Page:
Besides the search for moon light sensors, another interesting aspect is the actual mechanism by which organisms distinguish moonlight from other light. One specific question is if there are mechanistic parallels, or even deeper evolutionary links, between the detection of nocturnal light stimuli (relevant for circalunar rhythms or circalunar clock entrainment) and the detection of long vs. short photoperiods (relevant for seasonal rhythms and the entrainment of circannual clocks). Photoperiodism is a widespread phenomenon, occurring in phyla ranging from rotifers and annelids to birds and mammals, helping these animals to anticipate the change of seasons and to adjust their physiology and behavior accordingly [reviewed in Ref. (50, 51)]. There are interesting commonalities between the detection of long photoperiod and moonlight: (i) in both cases, the relevant light stimulus is weaker than the sunlight that animals are exposed to during the day: the setting or rising sun causes less than 1% of the illuminance of the sun at noon. For moonlight, this difference in light intensity is even around five to six orders of magnitude (see Figure 2). (ii) Even though the intensity of the relevant light stimulus is therefore very small, in both cases, the actual time point of the stimulus with respect to the 24-h cycle is highly relevant for its interpretation.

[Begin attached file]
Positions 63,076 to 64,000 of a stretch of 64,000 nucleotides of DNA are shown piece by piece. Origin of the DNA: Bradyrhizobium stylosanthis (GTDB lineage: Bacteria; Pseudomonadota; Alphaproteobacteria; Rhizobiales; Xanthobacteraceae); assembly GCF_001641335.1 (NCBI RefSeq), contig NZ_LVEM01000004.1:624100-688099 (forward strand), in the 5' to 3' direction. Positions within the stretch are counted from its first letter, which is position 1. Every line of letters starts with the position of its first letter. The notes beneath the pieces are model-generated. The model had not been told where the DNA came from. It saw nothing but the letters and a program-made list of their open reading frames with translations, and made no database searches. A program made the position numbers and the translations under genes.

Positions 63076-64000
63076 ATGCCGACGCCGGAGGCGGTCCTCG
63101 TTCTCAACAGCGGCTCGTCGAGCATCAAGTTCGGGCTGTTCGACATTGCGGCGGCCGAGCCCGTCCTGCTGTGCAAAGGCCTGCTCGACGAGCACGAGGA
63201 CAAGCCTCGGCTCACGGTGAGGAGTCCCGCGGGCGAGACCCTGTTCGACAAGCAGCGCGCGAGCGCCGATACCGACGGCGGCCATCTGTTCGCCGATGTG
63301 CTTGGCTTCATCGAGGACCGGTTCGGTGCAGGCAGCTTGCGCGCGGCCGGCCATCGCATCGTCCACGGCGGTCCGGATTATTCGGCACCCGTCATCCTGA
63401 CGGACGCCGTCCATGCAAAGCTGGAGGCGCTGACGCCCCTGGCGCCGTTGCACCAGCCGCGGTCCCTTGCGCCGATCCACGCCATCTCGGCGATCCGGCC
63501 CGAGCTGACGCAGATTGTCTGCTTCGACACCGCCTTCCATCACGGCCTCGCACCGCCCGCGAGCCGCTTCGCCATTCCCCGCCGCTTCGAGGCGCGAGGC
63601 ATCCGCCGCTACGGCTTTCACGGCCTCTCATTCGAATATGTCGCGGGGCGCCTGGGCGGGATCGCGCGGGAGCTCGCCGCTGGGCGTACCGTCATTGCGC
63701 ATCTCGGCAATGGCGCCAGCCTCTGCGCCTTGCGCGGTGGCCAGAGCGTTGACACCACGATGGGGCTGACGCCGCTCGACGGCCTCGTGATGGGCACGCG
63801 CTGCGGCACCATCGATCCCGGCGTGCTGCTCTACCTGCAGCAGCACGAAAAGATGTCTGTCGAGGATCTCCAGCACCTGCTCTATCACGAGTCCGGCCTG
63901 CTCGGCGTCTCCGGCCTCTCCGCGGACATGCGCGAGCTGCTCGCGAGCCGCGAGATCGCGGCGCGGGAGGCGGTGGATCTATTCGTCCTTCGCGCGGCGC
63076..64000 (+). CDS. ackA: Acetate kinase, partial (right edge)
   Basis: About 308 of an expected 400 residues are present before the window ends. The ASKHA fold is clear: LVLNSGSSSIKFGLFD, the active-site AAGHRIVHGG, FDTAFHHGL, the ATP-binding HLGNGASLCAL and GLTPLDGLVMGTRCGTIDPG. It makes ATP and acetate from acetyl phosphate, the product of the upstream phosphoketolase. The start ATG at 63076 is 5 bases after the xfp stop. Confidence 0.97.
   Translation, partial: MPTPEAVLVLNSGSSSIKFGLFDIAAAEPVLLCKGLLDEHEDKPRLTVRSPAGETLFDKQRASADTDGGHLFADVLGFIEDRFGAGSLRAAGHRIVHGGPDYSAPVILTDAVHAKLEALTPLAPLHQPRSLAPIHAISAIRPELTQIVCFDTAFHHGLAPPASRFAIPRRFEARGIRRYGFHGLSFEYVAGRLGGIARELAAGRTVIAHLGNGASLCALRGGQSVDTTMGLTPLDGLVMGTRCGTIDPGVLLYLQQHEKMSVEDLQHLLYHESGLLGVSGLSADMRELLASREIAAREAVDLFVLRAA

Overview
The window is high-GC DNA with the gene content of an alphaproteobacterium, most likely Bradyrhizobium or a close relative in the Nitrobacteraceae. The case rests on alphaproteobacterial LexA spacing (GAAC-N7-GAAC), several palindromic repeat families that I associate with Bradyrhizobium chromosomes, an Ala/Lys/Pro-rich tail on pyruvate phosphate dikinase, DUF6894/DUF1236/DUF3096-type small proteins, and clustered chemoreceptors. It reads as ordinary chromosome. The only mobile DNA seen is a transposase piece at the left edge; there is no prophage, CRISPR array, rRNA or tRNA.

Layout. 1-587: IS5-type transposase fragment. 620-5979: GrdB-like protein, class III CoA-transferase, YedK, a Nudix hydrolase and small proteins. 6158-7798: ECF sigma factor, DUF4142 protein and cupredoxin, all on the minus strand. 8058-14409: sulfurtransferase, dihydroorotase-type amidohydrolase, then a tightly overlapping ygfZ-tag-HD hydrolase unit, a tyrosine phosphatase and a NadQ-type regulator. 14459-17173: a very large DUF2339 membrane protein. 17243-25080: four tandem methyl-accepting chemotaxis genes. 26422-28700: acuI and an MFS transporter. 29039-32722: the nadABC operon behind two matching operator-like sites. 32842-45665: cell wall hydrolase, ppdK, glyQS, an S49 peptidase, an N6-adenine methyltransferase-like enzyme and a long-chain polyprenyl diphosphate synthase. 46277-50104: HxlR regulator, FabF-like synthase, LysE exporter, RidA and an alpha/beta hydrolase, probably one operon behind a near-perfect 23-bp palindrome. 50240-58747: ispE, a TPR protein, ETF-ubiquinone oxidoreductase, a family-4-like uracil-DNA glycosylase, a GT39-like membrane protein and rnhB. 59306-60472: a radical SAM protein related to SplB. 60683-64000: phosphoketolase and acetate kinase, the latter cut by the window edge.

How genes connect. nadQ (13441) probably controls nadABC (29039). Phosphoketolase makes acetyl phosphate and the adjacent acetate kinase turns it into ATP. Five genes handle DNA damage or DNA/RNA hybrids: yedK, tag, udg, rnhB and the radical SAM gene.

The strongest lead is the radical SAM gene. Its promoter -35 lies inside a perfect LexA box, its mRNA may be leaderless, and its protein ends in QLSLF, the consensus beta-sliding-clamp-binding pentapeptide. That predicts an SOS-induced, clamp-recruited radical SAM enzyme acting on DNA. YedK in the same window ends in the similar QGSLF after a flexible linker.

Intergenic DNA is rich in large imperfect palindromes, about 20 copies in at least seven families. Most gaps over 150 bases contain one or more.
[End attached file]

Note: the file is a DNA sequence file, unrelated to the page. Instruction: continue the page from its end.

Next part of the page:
FIGURE 2
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Figure 2. Levels and spectra of artificial light compared to natural light sources. (A) The graph summarizes published values on the illuminance caused by celestial bodies (up) (top), and of various sources of artificial light (bottom), expressed in lux, plotted on a logarithmic scale. All displayed artificial light sources cause intensities that exceed maximal moon light intensities (approximately 0.25 lx at a clear full moon night) by at least two orders of magnitude. This indicates that artificial light is highly likely to interfere with any natural response to moonlight. (B) In addition to light intensities, artificial lights also have various distinct spectra. Top: Photon flux (expressed as micromoles per square meter per second photons) across the light spectrum (in nanometers), measured for sunlight (on noon of a summer’s day, Vienna, Austria); bottom: spectrum of a Philips compact fluorescent lamp (14 W); depending on the specific light receptors affected, the effect of artificial light at night can be aggravated or reduced by changing its spectral composition. Data in panel (A) compiled from Ref. (52, 53) and an online version of the Handbook published by the Illuminating Engineering Society (https://www.archtoolbox.com/materials-systems/electrical/recommended-lighting-levels-in-buildings.html); spectra in panel (B) schematized based on published values (54).